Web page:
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Straight through processing implementation : Some case studies
Competition is coming from new providers of Banking services. Electronic channels have created new entrants in the banking arena, including insurance companies, brokerages, retailers, technology providers, and other non-bank commercial companies.
Although Banks are also exploiting the low-cost electronic channels being tapped by non-banks, notably the Internet, banking companies remain burdened by the costs of maintaining branch networks and legacy systems. To compete, Banks must change and diversify into new fields of business, while at the same time, they are forced to enlarge the scope of services they support.
In order to keep a competitive edge and therefore to be in the position to answer new business opportunities, Banks have to ensure that their message processing capabilities remain very flexible and easily upgradable. Moreover, processing capabilities must remain secure, consistent and cost-effective.
The effect of implementing automated repair of messages for STP can be clearly measured through an analysis of the increase in the rate of automatically processable messages. When such an analysis is performed on payment traffic either within a Financial Institution, or by its correspondents, after the implementation of automated STP repair, significant levels of improvement are revealed. The consequences of this improvement are an increase in efficiency,
a money-saving due to a decrease in manual interventions, and a decrease in charges from Correspondents for manual processing.
Back-Charges to the
Return on Investment
Connection with Legacy Systems
The automated conversion of formats of messages exchanged on various external and internal networks is an absolute requirement. Software that can automatically perform format conversion between the format received from the ordering customer and the format necessary for onward processing is necessary. As described above, the possibility that the conversion is based on content provides financial institutions with greater flexibility.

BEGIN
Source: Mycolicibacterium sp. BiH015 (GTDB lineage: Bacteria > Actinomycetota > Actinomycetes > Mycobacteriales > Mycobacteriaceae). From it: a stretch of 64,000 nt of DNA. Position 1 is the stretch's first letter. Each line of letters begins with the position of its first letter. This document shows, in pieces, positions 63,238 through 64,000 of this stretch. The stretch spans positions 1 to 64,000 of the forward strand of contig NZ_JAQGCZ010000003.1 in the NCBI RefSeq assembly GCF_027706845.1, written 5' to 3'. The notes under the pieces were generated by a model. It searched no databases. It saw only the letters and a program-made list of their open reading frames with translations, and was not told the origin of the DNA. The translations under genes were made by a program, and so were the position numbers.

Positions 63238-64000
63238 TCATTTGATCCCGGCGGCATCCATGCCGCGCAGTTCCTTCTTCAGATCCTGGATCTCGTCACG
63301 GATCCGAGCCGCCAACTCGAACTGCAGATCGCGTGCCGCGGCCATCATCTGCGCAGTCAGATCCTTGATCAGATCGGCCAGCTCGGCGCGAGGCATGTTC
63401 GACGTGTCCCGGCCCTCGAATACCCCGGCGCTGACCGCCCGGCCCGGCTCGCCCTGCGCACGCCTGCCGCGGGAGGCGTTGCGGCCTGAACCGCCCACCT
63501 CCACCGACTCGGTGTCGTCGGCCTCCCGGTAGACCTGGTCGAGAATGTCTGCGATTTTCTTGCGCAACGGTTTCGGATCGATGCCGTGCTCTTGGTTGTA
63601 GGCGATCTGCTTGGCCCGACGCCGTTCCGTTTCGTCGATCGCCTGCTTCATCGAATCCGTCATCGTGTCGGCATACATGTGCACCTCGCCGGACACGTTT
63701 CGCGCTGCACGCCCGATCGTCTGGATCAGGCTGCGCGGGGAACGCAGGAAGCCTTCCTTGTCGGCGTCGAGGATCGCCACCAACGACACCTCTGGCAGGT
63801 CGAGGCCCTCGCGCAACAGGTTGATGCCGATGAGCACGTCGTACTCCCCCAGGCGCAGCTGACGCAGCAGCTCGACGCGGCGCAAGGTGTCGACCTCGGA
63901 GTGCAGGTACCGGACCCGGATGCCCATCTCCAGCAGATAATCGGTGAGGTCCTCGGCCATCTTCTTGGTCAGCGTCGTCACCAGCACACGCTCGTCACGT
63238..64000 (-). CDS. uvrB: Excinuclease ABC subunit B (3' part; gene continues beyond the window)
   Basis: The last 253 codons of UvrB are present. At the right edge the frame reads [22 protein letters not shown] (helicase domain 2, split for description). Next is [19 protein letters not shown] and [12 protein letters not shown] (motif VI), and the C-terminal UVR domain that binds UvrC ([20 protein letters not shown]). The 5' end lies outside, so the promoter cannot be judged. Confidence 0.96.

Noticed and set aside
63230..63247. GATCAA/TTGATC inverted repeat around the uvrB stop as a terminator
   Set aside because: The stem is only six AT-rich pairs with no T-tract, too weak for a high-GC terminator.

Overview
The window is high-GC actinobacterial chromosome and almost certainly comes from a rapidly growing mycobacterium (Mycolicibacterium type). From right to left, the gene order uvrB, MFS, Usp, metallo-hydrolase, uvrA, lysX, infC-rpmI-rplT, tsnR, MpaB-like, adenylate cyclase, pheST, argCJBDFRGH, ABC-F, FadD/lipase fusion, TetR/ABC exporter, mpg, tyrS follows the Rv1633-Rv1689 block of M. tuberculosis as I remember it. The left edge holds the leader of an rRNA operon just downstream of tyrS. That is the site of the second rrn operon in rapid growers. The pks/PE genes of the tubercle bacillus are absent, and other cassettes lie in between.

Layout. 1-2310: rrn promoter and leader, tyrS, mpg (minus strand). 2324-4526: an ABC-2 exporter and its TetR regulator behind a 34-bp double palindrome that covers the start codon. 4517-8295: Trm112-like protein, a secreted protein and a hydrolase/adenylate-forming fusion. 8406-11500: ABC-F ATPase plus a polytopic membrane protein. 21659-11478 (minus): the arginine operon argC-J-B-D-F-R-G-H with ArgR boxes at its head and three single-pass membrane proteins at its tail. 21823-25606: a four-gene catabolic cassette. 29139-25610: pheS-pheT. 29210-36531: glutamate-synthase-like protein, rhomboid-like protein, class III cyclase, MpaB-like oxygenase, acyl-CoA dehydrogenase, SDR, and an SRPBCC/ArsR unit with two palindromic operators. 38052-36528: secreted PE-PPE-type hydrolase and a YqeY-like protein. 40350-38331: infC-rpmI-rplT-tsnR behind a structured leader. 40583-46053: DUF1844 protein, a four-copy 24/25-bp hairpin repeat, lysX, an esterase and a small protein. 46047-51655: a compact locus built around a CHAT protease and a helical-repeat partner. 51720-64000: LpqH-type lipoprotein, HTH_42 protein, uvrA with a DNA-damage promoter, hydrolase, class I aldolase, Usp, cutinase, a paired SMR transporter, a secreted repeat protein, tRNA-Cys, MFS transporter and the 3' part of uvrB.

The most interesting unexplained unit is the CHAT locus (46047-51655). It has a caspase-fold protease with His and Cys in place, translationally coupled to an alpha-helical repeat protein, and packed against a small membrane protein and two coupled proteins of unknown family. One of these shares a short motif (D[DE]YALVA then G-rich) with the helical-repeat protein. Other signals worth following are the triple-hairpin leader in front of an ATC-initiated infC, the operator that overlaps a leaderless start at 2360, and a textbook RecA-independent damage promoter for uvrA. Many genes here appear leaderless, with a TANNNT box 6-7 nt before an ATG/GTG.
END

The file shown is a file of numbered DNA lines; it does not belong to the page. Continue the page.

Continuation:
Intelligent format conversion allows financial institutions greater flexibility in the formats that can be received from their customers and automatically processed by their own applications, the first step in End-to-End Automation. In most financial institutions, existing systems are designed to process messages or files, in particular, proprietary messages that comply to pre-defined formats and standard conventions. In most cases, formats and conventions are hard-coded or strictly codified in tables which implies that any functional modification remains expensive and insecure. By introducing content-based message processing to automatically convert, to validate, and to codify these messages within a secure, highly flexible and user-friendly system, financial institutions will reduce the percentage of messages that will require manual handling; they will reduce enormously the possibility of errors; and, moreover, they will decrease the development time that is usually required to implement a new functionality, a new message, or an updated format.
Some amount of intelligent processing is required to ensure the integrity of the message content. Many financial institutions are considering including the integrity checks at the level of the customer interface (at the customer's location or at the financial institution). These integrity checks would generally be limited to verifying the validity of codes and references in the message and the correctness of free-text references mentioned by the customer. This "minimum" check allows the financial institution to be pro-active - informing the customer during customer input or at the time of input into the financial institution's systems, if there is a problem in the information that would require manual intervention for processing and risk delaying the processing of the order.
Intelligent Processing Systems represent the most secure way to achieve the best STP rate within a financial institution. Numerous global changes are influencing Banks in the lead up to 2001. Technology is evolving at its rapid pace. "Technology is the business." Competitive pressures, consolidation, and sophistication of customer requirements are forcing Banks to manage costs more efficiently. The Internet is influencing the way that Banks, Corporates, and private customers live and work; global growth has brought strong industry growth. The multiplicity of external electronic networks and the format requirements of external service providers are key issues in the Bank's strategy to integrate IT and Business Strategies. To keep business competitive the STP issue for finanacial institutions is no more a need, rather nowadays an absolute necessity.
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